Technology content trusted in North America and globally since 1999
8,339 Reviews & Articles | 63,577 News Posts

BitFenix Shogun EATX Super Mid-Tower Chassis Review

By: Chad Sebring | Mid-Tower Cases in Cases, Cooling & PSU | Posted: Feb 28, 2017 5:20 pm
TweakTown Rating: 95%Manufacturer: BitFenix

Inside the Shogun




The first thing we did was remove the front bezel from the Shogun. The inside of the bezel is made of plastic to support the aluminum, and utilize round clips to pop it off and clip it into the frame. The frame of the chassis has the fans inset, so they do not starve for air, and while a third 120mm fan can be installed here, there is not framing at the top to secure all four holes.





Removing the slightly tinted tempered glass panel, we can see everything the inside of the Shogun has to offer. The angled opening is padded with foam, and we see rubber grommets where the glass rides in the corners, and as of this moment, the interior appears a bit crowded.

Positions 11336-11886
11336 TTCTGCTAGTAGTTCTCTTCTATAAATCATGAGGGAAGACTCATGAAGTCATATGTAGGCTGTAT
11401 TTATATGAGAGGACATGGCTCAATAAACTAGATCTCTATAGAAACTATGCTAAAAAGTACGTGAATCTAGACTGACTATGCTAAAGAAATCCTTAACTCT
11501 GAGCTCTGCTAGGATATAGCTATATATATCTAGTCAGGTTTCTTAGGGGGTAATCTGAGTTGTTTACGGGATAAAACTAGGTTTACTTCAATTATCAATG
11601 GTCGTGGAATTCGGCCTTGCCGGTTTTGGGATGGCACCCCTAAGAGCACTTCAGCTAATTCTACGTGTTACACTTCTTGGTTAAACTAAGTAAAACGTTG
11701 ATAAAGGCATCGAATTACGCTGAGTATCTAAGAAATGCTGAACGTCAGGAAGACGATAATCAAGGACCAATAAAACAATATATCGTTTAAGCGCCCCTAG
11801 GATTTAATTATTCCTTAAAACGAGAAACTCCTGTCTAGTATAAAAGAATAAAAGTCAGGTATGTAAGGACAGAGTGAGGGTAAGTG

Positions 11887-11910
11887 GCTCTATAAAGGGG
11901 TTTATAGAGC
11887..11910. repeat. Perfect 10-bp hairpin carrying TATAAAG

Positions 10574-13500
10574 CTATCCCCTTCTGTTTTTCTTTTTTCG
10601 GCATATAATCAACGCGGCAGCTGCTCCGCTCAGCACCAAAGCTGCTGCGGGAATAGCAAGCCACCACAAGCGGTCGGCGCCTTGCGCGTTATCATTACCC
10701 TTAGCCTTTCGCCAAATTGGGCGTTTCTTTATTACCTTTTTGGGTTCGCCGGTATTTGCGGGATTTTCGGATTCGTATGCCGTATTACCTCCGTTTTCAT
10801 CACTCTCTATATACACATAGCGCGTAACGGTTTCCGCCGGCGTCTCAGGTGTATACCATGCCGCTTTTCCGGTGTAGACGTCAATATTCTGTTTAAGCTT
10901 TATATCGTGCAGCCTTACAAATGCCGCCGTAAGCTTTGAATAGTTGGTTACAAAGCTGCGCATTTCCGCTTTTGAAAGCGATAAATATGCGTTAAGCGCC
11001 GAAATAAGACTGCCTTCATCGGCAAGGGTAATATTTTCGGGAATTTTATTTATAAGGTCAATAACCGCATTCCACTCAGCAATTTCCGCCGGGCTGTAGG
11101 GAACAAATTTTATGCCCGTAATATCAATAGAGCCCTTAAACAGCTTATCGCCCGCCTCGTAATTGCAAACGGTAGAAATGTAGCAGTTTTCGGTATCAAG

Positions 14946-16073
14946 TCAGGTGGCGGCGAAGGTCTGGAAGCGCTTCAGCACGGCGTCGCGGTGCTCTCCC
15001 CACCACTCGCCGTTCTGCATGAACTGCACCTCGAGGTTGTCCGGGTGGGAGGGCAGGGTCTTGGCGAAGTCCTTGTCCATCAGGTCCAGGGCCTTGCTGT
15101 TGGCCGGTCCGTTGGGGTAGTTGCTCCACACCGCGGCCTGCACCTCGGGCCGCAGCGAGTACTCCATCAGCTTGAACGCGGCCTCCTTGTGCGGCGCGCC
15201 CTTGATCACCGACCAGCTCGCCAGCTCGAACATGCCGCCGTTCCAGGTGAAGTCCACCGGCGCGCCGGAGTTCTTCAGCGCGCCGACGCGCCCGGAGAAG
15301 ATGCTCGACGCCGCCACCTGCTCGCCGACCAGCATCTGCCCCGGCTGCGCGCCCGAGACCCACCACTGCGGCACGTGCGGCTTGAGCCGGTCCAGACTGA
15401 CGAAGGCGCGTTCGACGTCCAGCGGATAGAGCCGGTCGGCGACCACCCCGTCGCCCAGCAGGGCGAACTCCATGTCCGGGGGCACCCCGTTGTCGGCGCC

Stopping off at the pair of drive bays near the floor of the chassis first, as we need to remove this plate to see the rest of the guts. These two drive locations are illuminated from below with the SSD Chroma, which is shown to be compatible with ASUS Aura Sync, which means the motherboard LEDs will match this pair of bays.




Rather than to offer a 5.25" bay, BitFenix fits the top with this pair of HDD cages. Each of the cages is removable, can house two drives each, and are also capable of 2.5" drive installation too.




This leaves the middle of the chassis open for video cards, and to help keep your cards from sagging, three GPU support brackets are included. At the bottom of the supports, we find the third HDD cage, it is also removable, it is where the hardware is found, and under it is a pump and reservoir mounting plate.




Removing the top aluminum panel, we find room to install fans and water cooling gear. A pair of 140mm fans or a trio of 120mm fans can go into the raised steel section, which keeps radiators from conflicting with the motherboard. We also found that the front I/O panel is stuck to the case, and is not attached to the front or the top panels.

    We at TweakTown openly invite the companies who provide us with review samples / who are mentioned or discussed to express their opinion of our content. If any company representative wishes to respond, we will publish the response here.

Related Tags

Got an opinion on this content? Post a comment below!